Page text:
Finished my jury service on Tuesday, so that’s now over and done with, and I can’t be called up again until at least two years from now! I actually managed to get reading another book on my final day at Manchester Crown Court, which is how my infamous Ongoing Concerns list has now expanded to ELEVEN books! Hence OCs Eleven as today’s blog title, lol! The book which caught my eye was by Carl Honoré, and entitled In Praise of Slow, which is about how too many people are doing everything much too fast but there are movements out there formed by people with the good sense to try to slow things down a bit to a sensible pace!

Which is wise, because if you go too fast, you’re at more risk of making mistakes, and also of burning yourself out! The best speed to go at, when working, is the fastest speed you can go at while still remaining accurate! If mistakes are creeping in, you’re going much too fast! Besides which, sometimes our computers cannot keep up with us, even if we’re NOT going like the clappers, so we might as well take our time – our technology will thank us for it!

OCs Eleven 4th May 2017

OCs Eleven – the expanding list of Ongoing Concerns…

So, with that, onto the subject of the OC List, and progress is being made on as many books as possible! I had a thought while I was preparing to blog, actually it occurred to me while I was taking the above photograph for the benefit of posting a #bookstagram photo on Instagram… As I get through the current OC List and get books off the list, I am planning to get the list to 9 books, and perhaps maintain it at that. I thought nine books because then I could have 3 general fiction, 3 non-fiction and 3 young adult on the OC List and that would make for a pretty decent balanced diet in reading terms!

I’ll have some work to do to get it to that stage, though. Not only have I got eleven books on the list at present, so I need to reduce it by two, but there is only one general fiction book currently on my OC List, that being my current book club choice, The Tobacconist, by Robert Seethaler. My other books are 5 non-fiction and 5 young adult! Eek! Alright, Pet Shop Boys, Literally, is a biography, and Neither Here Nor There is, technically, an autobiography, and also travel writing, but the main thing is that they’re all factual, thus they all come under non-fiction for the purposes of my OC list.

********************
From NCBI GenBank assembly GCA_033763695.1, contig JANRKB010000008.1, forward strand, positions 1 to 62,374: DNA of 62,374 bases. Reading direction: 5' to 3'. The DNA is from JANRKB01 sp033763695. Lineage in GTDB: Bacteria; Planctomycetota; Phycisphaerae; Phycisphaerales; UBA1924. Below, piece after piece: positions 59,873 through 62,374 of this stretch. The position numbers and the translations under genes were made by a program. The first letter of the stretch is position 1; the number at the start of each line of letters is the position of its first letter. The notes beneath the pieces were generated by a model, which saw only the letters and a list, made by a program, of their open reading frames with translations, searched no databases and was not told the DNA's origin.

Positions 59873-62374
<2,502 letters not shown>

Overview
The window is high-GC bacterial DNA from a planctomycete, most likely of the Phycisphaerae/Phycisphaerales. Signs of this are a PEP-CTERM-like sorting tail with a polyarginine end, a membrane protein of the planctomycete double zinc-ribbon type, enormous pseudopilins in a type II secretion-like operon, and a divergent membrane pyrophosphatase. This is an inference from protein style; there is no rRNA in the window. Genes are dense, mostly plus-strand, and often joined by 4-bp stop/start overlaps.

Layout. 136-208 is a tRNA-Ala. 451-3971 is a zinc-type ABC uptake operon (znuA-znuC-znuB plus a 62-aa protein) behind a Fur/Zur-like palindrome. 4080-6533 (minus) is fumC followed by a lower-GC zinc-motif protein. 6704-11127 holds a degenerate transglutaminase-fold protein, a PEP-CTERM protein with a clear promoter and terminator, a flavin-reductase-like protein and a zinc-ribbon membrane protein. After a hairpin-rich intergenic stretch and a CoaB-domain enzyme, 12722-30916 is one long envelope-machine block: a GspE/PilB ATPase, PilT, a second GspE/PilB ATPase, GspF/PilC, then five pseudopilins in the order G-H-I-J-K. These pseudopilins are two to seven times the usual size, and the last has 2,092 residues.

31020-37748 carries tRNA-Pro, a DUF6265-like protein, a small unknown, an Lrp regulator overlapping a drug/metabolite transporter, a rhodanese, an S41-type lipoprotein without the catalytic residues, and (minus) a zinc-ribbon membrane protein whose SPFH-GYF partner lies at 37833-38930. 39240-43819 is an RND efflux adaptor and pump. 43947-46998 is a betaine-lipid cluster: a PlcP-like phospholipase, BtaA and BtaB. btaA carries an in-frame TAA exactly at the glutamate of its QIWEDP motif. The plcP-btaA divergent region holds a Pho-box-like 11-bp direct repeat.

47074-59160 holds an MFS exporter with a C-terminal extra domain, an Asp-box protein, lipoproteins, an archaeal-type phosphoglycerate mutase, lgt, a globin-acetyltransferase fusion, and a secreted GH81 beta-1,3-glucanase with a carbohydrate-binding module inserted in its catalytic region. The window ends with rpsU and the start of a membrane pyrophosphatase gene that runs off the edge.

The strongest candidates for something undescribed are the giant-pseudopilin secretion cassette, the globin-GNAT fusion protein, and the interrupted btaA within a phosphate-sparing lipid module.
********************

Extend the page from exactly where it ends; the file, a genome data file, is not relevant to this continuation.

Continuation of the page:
(That’s purposes, not porpoises, lol! We have had Educational Porpoises, though – a few blog posts ago! You want the March 2017 monthly archive for that one, and scroll down a bit!)

Oh, and a couple of things I forgot to mention in the April Review, but it seemed too late to go back in and edit it once I’d remembered… Firstly, that I now have over 50 followers, although I think I did mention that during at least one blog in April before the month ended and I did my review, and secondly, that I did finish off the League Cup winning years bookmark. Not sure if I mentioned that I’d put the finishing touches to it or not, but I have. Thank you to everyone who follows this blog and puts up with my waffle!

Anyway, I was on about the non-fiction reads on my OC List, wasn’t I? I have two about music – one about my favourite duo and the other, Nul Points, about the Eurovision Song Contest, one book about chemistry, Periodic Tales, one piece of travel writing, Neither Here Nor There, and one about the benefits of not going like the clappers, In Praise of Slow. The chemistry one, examining the elements of the periodic table, was a former book club book from some years ago, and one which I had been reading and got about a third of the way through it before other books distracted me, lol! It is now being resumed, though!

On the Young Adult front, I also have five books on the OC List, three of which, as far as I’m aware, are stand-alone novels, but the other two are both the first book of six in their respective series. I have City of Bones, by Cassandra Clare, which is the first of the Mortal Instruments series, and I’d Tell You I Love You, But Then I’d Have To Kill You, by Ally Carter, which is the first of the Gallagher Girls series. It is also, most probably, the longest book title of anything I’m likely to read during the course of 2017, lol! I doubt we’ll have any advance on a 13 word title!